7

Currently, I have a categories table with 2 columns - category VARCHAR(50) NOT NULL PRIMARY KEY and parent VARCHAR(50). The parent column is a foreign key (FK) to the category column.

This seems like the most obvious approach. However, alarm bells are ringing in my head because I am using a VARCHAR column for a primary key, which might slow down operations when querying the table.

I could introduce a third column called cat_id INT AUTO_INCREMENT and set that to be the PK, but it would introduce a new column which have no meaning.

Apart from which one would be faster, what other considerations should be taken?

N.B. I predict there will be at most 1000 categories or so so the number of rows are not very high. However, the categories PK column will be a reference column for many foreign keys, in other tables.

Should I use (unique) usernames as PK's also?

8

VARCHAR column as Primary Key is not a good choice as normally we create Cluster Index on same column.

Cluster Index on VARCHAR columns is a bad choice because of expected high fragmentation rate. Every new inserted key value will try to find its place somewhere between existing keys and normally cause page split and high index fragmentation. As a result poor performance and extra index rebuild/reorganise cost.

Secondly while using varchar key column as Foreign Key will take extra space as compared to Pseudo key auto-incremented column.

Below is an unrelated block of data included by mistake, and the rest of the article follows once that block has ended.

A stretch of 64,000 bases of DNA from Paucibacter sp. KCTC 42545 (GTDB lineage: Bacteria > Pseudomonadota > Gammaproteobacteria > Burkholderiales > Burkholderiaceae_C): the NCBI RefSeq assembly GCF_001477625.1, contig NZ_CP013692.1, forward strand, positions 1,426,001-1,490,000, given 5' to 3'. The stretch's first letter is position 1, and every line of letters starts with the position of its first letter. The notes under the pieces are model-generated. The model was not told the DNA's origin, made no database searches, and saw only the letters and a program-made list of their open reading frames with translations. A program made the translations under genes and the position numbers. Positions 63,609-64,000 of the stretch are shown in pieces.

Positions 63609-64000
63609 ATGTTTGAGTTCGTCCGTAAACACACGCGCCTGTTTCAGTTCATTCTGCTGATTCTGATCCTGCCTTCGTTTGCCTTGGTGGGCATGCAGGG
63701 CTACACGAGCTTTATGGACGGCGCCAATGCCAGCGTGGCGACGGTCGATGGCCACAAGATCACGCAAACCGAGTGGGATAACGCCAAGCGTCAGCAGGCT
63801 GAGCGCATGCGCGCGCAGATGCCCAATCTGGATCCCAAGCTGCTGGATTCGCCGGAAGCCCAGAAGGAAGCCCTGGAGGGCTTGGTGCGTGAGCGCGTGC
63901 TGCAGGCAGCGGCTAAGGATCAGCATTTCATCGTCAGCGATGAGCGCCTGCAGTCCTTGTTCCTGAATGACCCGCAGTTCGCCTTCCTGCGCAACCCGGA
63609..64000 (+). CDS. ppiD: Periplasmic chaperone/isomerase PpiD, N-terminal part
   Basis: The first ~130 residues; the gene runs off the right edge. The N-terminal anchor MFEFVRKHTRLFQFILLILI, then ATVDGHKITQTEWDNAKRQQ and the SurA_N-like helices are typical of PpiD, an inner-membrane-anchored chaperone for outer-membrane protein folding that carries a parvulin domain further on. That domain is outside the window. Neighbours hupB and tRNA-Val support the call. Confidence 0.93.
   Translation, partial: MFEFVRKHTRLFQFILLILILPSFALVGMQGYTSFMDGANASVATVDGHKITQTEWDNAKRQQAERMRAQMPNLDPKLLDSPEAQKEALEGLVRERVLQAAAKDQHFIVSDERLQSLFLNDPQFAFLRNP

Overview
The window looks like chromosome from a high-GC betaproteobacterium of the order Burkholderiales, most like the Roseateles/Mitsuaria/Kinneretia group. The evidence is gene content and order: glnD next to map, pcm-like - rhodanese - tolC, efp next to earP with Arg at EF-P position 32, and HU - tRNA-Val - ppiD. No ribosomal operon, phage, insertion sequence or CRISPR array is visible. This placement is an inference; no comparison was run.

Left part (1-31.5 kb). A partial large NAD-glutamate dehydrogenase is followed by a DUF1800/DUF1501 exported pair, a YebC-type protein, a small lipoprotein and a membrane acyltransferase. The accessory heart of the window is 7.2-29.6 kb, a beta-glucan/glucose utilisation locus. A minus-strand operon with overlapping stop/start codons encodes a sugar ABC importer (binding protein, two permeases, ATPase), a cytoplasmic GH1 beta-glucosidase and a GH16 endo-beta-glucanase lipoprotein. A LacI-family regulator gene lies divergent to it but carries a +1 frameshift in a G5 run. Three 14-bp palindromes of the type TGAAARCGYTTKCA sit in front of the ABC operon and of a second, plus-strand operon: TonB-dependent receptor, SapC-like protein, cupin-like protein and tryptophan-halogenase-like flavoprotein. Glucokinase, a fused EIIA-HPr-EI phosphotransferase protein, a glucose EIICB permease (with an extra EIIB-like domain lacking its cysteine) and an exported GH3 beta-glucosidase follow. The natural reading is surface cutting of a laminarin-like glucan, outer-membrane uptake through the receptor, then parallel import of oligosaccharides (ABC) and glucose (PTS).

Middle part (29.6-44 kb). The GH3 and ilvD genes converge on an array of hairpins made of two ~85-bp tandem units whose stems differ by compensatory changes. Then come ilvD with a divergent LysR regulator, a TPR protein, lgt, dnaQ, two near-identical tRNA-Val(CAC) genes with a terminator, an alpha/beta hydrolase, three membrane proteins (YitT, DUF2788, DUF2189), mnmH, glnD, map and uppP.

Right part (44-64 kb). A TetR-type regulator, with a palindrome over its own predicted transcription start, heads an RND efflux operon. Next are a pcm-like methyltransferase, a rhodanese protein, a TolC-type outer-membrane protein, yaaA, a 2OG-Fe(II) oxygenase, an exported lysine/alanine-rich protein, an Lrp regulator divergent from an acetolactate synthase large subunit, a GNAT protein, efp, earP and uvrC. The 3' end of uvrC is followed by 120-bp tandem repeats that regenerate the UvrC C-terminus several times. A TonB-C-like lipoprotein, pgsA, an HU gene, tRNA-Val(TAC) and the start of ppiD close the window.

BUT

Clustered index on auto-incremented column may create "hot spot". Read this carefully Is 'Avoid creating a clustered index based on an incrementing key' a myth from SQL Server 2000 days?

Though hot spot could be a problem, when to many users are trying to insert values but still in your case i would like to go for auto-incremented column as compare to varchar.

7

Yes, I would add a surrogate 4-byte integer key. Your current two columns are 100 bytes, this could then be reduced to 58 bytes by the addition of the new identity column. You could even make the surrogate key a 2-byte smallint if you are sure you will never exceed 65,535 categories (might be still a good idea to leave as INT just in case).

The space savings are not great for a 1,000 row table, but it is where cat_id is added to other tables you can save significant space (4 bytes instead of 50 in each FK). You will probably also want to index these foreign keys, so the space savings will be even greater in all your non-clustered indexes too.

Also your clustered index is now sequential to avoid fragmentation (page splits) when adding new categories

Table structure: -

create table dbo.Cateogory (
    CateogoryID int not null identity(1,1) constraint pkCateogory primary key clustered,
    Cateogory varchar(50) not null constraint ukCateogory unique nonclustered,
    ParentCateogoryID int null constraint fkCateogory references dbo.Cateogory(CateogoryID)
    )

You can also add index options in production (fillfactor etc) depending on your requirements.

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